How to write a support request (that won’t get ignored)

I know. It's hard to imagine that anyone would need a lesson on how to write a support request – because most of us know how to ask for help. But sadly, the more that software eats the world, the more support tickets will exist. And the more tickets that exist, the more you'll discover that some tips would help us all.

Not all support requests are equal and you should strive to make your request the best one (and easiest one) to reply to. Hence today's post.

3 ways to get your support ticket ignored

Let's start with the simple stuff… you know, the stuff that will kill any chance that you get great service. I know it's obvious, but it needs to be said.

  1. Don't write a request for help that lacks critical information. I know you're stuck and frustrated but, “this thing doesn't work,” is not sufficient information to get the help you want. Most support organizations need to be able to replicate the problem, and to do that they'll need a lot of context. What were you doing before this happened? What system were you on? What did you try? What messages did you see? All of this is critical to getting you help.
  2. Don't write an insulting request for help. It really shouldn't have to be said. But I'll say it: the world doesn't revolve around you or me. ALL CAPS doesn't do what you think it does. So if you're thinking that a strong-worded email is going to motivate anyone, you've miscalculated. They may be required to help you, but they're not required to prioritize you. So don't be rude. Don't be condescending. Stay emotionally neutral as you write.
  3. Don't start with how much you paid. What I'm going to say next is not always the case. But I see it a lot. When you start with a note about how much you spent (which is always way less than you would have spent if you did it yourself, by the way), it's like you trigger a thought in someone's mind. Maybe it's actually like Inception. You plant the idea. And this is the idea: it will be cheaper to send this person their money back and remove them as a client, than to help them.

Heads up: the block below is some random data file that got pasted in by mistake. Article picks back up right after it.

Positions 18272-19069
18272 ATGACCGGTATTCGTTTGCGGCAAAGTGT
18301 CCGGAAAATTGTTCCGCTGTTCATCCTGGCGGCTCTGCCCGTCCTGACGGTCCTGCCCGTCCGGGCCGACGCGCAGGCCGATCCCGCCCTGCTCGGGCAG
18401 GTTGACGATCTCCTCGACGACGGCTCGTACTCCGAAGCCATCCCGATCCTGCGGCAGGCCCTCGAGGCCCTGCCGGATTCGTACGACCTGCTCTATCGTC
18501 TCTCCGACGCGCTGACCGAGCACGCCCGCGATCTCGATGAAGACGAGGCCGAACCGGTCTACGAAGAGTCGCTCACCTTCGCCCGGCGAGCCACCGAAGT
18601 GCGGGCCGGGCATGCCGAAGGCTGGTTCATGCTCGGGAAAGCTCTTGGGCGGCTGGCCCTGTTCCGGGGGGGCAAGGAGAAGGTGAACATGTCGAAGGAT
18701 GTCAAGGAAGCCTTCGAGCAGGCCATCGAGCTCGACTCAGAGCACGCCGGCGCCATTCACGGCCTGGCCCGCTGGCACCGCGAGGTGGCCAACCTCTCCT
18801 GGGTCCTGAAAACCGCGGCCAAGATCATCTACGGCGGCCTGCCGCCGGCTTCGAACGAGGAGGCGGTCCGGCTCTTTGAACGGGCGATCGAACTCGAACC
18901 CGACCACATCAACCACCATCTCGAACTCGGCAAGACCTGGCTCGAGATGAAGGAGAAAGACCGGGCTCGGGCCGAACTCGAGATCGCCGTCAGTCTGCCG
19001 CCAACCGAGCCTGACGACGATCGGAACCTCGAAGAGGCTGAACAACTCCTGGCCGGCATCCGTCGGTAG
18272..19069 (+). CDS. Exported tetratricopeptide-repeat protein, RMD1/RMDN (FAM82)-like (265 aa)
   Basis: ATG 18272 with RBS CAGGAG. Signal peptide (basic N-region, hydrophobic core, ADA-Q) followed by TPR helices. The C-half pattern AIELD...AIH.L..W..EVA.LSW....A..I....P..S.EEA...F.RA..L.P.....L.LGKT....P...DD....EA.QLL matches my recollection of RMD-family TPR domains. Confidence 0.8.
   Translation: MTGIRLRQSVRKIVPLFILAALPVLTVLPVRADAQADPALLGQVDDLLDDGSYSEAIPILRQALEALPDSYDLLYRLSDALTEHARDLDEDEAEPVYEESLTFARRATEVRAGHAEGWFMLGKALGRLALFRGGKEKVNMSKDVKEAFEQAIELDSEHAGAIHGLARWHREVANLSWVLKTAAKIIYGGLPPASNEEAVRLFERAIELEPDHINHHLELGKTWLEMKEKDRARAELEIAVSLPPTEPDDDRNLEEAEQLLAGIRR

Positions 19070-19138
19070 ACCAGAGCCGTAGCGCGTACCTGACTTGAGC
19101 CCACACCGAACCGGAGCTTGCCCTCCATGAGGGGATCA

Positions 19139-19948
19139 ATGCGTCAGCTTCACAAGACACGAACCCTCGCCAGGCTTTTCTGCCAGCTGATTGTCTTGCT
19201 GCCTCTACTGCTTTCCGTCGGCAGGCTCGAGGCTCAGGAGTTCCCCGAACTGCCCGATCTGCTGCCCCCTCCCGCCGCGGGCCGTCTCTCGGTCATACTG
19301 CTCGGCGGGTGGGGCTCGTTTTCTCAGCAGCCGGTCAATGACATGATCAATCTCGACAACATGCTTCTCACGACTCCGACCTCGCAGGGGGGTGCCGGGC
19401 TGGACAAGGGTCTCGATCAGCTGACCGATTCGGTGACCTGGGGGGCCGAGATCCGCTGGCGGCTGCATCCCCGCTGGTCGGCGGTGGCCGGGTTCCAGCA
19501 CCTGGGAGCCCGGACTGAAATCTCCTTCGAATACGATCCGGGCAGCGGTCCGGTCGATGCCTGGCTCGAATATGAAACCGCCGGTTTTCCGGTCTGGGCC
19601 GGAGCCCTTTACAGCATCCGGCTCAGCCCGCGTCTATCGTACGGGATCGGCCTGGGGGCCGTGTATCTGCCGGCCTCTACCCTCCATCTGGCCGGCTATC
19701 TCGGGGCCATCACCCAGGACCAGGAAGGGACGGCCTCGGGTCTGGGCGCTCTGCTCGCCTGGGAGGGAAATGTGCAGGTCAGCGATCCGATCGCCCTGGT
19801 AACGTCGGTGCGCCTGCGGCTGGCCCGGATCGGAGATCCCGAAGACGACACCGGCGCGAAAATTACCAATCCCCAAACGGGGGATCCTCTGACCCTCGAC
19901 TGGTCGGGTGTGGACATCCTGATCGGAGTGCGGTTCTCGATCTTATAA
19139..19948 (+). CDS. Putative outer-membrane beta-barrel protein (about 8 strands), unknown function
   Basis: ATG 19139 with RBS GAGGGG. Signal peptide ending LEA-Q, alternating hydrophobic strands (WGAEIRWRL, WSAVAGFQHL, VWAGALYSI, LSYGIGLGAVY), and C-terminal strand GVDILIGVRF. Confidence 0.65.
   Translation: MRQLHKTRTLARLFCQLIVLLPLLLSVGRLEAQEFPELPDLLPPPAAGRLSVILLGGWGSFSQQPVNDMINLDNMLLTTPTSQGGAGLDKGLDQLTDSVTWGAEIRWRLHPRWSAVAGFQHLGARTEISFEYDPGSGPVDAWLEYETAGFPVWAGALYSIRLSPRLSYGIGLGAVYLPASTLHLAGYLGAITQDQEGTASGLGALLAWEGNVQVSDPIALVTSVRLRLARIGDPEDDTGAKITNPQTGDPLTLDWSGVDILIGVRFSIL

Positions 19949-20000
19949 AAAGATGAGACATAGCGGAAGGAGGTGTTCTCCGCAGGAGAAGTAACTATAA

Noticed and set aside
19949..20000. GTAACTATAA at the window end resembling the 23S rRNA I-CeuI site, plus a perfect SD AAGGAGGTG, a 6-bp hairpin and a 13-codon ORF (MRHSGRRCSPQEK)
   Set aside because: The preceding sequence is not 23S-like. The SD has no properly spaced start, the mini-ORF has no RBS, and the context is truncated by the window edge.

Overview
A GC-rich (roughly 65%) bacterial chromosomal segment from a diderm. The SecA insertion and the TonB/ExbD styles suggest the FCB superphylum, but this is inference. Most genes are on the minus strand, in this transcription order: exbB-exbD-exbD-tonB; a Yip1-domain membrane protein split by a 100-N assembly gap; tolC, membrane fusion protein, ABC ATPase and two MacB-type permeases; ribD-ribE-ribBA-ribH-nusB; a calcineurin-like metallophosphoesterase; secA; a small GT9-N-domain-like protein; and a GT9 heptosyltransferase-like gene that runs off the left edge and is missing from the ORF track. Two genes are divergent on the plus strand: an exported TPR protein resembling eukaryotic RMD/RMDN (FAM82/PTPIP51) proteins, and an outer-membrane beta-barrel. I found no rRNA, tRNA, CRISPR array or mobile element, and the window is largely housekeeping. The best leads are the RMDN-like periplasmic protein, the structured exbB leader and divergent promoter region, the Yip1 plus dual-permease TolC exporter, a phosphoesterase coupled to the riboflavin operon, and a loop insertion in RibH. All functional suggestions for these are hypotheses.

So that's how not to do it. Which takes us directly into how to write a support ticket that gets looked at and worked on quickly…

3 ways to get a support ticket prioritized

If you want to know how to write a support request that won't get ignored, but instead will be prioritized, here are three things you can do that will really help you.

  1. Be clear about your overall objective and your timeline. Sometimes it's easy to get into the details without ever explaining what you're actually trying to do. So start with that. It helps people understand what you're trying to do. They might be able to show you a different approach, or cut to the chase and let you know it's not supported. Also, make sure that you're clear about the context of your request. Not everything is urgent. Tell them so. Sometimes when you're nice about it (“I don't need this for a week or so”), the opposite happens. People react because of how polite you've been and your ticket gets prioritized (simply because you weren't a jerk!).